“A U.S. military spokesman asserted that major violence is largely confined to three of the country’s 18 provinces.
Maj. Gen. Rick Lynch told reporters Thursday that most Iraqi violence was focused in three central provinces, including Baghdad.
“There is not widespread violence across Iraq. There is not. Seventy-five percent of the attacks still take place in Baghdad, al-Anbar or Salaheddin (provinces). And in the other 15 provinces, they all averaged less than six attacks a day, and 12 of those provinces averaged less than two attacks a day.”
He said attacks nationwide were averaging 75 a day, a level that has been generally sustained since last August.
The three provinces he cited, however, are home to about 9 million people, according to the Iraqi Ministry of Planning and Development – a third of the country’s population of 27 million.
“Fighting raged on with at least 58 people killed in execution-style slayings, bombings and gunbattles.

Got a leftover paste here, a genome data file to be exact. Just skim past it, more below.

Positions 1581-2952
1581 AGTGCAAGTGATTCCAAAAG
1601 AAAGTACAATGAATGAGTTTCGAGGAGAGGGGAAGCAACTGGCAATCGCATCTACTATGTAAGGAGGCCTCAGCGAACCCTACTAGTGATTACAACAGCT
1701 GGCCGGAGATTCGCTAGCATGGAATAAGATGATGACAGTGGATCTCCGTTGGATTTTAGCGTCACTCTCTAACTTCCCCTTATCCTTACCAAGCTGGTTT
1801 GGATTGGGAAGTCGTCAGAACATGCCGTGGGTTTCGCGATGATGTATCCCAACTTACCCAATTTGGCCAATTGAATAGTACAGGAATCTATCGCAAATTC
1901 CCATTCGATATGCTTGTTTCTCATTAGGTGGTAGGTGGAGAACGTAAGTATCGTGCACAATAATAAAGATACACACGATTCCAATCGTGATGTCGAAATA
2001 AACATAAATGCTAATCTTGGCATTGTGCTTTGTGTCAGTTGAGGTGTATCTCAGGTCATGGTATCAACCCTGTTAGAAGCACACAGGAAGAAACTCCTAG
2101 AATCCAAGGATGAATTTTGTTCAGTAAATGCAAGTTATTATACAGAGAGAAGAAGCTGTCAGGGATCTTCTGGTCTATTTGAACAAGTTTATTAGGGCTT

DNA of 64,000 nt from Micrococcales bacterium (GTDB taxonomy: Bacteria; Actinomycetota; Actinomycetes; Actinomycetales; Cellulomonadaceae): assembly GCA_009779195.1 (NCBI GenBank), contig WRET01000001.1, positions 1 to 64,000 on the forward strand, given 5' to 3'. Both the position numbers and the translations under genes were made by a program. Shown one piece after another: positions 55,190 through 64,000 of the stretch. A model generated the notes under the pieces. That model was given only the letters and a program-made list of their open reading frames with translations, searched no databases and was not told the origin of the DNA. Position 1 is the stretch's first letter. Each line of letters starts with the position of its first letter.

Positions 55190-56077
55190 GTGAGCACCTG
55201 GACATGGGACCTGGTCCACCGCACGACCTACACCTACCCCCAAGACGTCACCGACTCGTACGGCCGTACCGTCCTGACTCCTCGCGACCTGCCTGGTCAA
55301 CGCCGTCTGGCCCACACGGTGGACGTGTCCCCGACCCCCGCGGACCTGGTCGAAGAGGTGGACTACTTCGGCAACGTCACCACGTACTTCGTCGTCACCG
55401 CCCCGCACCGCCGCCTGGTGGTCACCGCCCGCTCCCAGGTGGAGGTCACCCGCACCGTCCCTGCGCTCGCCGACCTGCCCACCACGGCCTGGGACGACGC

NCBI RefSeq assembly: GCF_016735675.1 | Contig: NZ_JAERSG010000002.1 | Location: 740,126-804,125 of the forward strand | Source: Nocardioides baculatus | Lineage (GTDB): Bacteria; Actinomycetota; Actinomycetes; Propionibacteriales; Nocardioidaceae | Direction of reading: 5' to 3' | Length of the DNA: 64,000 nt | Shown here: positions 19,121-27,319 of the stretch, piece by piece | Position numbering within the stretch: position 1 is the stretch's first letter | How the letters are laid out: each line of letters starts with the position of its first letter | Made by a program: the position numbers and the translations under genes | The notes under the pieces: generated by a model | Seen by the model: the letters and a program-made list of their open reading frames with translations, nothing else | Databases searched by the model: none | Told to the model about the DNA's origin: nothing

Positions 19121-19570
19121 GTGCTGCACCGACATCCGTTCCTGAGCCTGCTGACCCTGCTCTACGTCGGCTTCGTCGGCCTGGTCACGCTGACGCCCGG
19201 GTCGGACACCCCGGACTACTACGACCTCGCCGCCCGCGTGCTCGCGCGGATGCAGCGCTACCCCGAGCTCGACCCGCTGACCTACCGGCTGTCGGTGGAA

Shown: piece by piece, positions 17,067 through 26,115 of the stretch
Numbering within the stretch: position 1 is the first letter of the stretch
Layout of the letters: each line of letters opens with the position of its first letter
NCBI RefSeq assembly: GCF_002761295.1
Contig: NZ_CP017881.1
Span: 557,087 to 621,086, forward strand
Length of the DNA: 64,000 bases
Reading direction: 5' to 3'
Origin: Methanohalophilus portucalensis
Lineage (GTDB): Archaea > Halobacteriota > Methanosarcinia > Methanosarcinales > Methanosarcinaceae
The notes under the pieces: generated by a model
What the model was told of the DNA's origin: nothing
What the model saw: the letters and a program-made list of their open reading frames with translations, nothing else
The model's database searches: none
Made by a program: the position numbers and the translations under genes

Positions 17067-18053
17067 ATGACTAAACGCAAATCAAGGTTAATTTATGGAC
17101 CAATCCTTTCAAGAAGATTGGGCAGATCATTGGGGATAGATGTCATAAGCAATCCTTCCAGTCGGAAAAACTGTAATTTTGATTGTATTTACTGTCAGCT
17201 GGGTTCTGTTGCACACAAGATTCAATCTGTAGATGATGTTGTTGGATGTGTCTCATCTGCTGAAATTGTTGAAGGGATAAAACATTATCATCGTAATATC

For the third straight day, Sunni insurgents hit a major police and jail facility – this time with a suicide car bombing that killed 25 in central Baghdad. The attacker detonated his explosives at the entrance to the Interior Ministry Major Crimes unit in the Karradah district, killing 10 civilians and 15 policemen, authorities said.
As insurgent forces raised the stakes with the attacks, the U.S. military announced late Thursday that it was in the second day of an operation with Iraqi soldiers “to disrupt anti-Iraqi forces and to find and destroy terrorist caches in the Abu Ghraib area west of Baghdad.”
The military statement said 1,400 personnel were involved in the operation – termed Northern Lights – and had captured “two persons of high-value interest and 16 suspected terrorists.” Two large weapons caches also were discovered, the military said.